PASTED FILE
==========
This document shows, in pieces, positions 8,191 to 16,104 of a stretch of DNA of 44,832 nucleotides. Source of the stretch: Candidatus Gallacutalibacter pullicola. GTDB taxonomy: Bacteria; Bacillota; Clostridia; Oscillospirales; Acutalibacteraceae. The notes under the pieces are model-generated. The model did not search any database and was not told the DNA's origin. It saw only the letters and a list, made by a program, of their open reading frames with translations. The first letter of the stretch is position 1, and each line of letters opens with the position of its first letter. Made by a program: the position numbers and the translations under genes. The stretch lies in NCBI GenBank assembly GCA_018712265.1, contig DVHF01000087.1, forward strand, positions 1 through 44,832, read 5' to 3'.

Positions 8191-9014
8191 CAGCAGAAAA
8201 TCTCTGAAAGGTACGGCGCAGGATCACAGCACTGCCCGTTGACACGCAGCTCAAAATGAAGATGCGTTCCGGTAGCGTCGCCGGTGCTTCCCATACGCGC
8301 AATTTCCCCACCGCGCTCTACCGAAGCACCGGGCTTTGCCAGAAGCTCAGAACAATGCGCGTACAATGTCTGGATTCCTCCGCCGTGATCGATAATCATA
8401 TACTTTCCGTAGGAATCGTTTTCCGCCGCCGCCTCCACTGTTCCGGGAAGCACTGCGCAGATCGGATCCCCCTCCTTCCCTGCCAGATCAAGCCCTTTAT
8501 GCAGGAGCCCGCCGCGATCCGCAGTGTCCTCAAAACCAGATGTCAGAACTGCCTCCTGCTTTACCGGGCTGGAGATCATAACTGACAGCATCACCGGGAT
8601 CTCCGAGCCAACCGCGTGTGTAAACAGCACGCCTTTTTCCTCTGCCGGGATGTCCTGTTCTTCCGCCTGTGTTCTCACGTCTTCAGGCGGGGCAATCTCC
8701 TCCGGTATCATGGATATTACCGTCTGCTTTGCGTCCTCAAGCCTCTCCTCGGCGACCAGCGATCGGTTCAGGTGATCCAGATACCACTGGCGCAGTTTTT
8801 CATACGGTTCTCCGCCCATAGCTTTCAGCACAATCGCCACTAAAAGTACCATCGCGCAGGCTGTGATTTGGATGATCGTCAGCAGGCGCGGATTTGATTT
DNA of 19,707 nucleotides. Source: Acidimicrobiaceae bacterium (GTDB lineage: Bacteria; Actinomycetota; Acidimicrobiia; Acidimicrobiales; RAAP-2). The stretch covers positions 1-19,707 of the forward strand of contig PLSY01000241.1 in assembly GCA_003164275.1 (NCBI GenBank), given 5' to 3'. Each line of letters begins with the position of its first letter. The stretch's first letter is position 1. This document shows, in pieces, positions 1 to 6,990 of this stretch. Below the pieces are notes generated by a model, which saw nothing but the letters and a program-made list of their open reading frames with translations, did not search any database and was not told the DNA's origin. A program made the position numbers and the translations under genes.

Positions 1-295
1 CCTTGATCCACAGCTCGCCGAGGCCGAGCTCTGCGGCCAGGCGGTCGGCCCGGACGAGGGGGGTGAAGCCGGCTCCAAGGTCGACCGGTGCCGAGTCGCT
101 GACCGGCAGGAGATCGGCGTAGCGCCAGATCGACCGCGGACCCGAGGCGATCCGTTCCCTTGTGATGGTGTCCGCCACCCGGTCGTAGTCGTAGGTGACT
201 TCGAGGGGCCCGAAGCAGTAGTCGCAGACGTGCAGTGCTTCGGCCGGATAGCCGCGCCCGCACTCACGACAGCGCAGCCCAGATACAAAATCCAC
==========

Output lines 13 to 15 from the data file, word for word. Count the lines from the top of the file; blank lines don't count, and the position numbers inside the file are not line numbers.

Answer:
1 CCTTGATCCACAGCTCGCCGAGGCCGAGCTCTGCGGCCAGGCGGTCGGCCCGGACGAGGGGGGTGAAGCCGGCTCCAAGGTCGACCGGTGCCGAGTCGCT
101 GACCGGCAGGAGATCGGCGTAGCGCCAGATCGACCGCGGACCCGAGGCGATCCGTTCCCTTGTGATGGTGTCCGCCACCCGGTCGTAGTCGTAGGTGACT
201 TCGAGGGGCCCGAAGCAGTAGTCGCAGACGTGCAGTGCTTCGGCCGGATAGCCGCGCCCGCACTCACGACAGCGCAGCCCAGATACAAAATCCAC